She eats at various food lines. She used to sit at Woodruff Park all day long, but police have cracked down on that. But she’ll still pick up a book at the outdoor reading room, or go to the library down the street. Her tastes are varied: historical romance, nonfiction, James Patterson, Patricia Cornwell. In August, she checked out “Dead Reckoning,” the 11th book in the Sookie Stackhouse series.
Or she’ll read her Bible in her “cat hole,” a place where she stashes her stuff so no one takes it. Other homeless people have gone through her things and stolen them. But she shrugs it off; she’s thin and 5-foot-8, so it’s easy to find clothes at church giveaways.
On the street, it’s hard to say who’s really a friend.
“They think they know me, but they only know what they see out on the streets. This is a role. Everybody’s playing a role,” Crystal says. “This is not who I am. This is not who I grew up to be. This is Crystal on the streets. Crystal in survival mode.”
She speaks of a man who can drink three six-packs of beer in a day, and will swing at her when he doesn’t have alcohol. The rational choice is to walk away and sleep alone, Crystal says.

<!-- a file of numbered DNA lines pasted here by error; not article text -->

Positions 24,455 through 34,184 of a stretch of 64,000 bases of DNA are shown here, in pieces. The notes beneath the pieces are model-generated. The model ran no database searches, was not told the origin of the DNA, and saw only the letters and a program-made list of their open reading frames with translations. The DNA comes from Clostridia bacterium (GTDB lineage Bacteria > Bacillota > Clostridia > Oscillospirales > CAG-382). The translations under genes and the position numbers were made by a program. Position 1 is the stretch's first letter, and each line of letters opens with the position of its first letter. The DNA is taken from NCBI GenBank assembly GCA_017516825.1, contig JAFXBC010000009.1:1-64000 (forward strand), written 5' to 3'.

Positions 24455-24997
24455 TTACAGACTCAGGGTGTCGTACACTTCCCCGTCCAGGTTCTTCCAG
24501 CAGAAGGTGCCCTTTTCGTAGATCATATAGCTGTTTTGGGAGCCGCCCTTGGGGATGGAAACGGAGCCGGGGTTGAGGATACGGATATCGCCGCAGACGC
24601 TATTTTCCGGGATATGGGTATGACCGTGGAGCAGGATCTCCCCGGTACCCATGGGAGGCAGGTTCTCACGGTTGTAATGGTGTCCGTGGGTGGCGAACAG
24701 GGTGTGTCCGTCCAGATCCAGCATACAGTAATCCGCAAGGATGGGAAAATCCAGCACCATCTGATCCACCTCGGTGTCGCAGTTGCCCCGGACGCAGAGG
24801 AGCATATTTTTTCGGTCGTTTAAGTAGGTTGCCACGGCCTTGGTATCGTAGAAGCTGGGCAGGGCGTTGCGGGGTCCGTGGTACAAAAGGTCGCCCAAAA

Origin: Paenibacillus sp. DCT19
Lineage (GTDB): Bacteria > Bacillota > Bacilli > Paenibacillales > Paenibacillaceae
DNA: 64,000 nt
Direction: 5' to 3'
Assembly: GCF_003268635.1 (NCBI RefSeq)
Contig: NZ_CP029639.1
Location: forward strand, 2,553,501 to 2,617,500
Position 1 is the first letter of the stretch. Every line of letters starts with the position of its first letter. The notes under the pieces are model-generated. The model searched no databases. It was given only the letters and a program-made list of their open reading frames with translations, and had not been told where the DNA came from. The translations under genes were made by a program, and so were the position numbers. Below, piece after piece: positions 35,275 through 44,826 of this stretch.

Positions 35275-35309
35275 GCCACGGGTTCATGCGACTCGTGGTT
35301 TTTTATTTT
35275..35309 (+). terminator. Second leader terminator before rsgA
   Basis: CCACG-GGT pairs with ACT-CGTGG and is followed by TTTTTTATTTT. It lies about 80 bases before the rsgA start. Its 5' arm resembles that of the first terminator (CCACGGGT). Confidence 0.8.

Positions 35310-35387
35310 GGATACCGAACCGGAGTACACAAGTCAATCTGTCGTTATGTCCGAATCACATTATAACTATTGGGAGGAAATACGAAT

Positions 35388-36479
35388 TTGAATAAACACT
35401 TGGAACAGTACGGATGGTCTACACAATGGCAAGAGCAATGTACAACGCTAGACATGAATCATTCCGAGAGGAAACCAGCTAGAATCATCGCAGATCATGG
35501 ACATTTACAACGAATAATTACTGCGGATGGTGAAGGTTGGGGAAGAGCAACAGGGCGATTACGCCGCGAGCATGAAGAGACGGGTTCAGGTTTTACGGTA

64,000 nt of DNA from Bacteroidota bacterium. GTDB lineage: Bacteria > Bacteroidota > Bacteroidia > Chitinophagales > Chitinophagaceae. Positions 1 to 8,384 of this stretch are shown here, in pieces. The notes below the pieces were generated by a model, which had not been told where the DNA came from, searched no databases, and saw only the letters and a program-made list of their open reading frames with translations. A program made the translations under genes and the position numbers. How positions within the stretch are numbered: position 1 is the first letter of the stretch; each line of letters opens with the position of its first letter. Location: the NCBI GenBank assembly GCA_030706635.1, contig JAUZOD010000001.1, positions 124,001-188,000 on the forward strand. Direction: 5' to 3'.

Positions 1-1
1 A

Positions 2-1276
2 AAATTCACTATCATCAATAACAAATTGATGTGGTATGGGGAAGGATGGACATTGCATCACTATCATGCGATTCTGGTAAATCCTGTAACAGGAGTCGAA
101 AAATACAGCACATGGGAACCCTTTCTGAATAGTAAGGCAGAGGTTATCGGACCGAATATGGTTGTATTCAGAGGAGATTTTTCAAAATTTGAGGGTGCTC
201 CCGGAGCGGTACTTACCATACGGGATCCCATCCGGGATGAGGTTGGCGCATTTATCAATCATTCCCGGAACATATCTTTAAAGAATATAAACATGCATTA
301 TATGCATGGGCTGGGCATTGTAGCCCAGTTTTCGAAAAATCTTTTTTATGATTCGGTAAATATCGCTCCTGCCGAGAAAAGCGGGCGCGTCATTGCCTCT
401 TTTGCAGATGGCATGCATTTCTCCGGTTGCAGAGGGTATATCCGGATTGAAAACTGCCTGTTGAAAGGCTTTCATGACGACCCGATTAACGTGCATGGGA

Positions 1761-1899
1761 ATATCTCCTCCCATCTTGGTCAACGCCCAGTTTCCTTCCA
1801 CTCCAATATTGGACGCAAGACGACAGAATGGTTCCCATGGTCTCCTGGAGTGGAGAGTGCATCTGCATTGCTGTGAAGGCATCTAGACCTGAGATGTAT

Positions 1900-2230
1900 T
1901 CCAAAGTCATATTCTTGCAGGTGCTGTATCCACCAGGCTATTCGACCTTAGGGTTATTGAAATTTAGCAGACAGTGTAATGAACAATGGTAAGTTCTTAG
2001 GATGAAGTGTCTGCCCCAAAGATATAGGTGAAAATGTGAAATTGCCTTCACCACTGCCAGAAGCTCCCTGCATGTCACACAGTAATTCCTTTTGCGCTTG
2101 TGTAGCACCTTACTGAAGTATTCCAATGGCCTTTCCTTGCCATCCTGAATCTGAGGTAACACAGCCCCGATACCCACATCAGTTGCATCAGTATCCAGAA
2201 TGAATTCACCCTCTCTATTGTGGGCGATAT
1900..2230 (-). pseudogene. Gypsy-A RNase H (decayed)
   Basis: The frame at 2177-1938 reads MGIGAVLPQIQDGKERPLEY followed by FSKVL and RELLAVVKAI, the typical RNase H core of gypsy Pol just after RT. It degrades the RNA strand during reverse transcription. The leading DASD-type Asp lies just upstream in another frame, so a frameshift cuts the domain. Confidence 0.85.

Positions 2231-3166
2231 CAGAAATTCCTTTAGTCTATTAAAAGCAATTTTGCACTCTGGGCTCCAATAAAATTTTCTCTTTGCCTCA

But options become scarce as Atlanta’s leaves turn from green to red and then fall off with the coming of winter. These days, she’s staying with a friend downtown, she says, when it’s raining and she can’t stay on the street. And despite her dedication to the recovery meetings, she said recently that’s she’s not finding recovery there.
“I don’t know that I need treatment. I just need to act on the knowledge that I have. But if I sleep outside and I’m cold and I’m miserable and I’m dirty in the morning, if you don’t got nothing, you don’t got nothing to lose,” she said.
Besides reuniting with her daughter one day, Crystal hopes that people will learn from her story through this article, and not go down the same path of addiction. She has been public about her diagnosis at church, and doesn’t want anyone else to have to live through hearing the words “you’re HIV-positive.”
“If I can use my bad experiences to prevent someone else from bad experiences, maybe it wasn’t such a bad lesson for me to learn,” she said.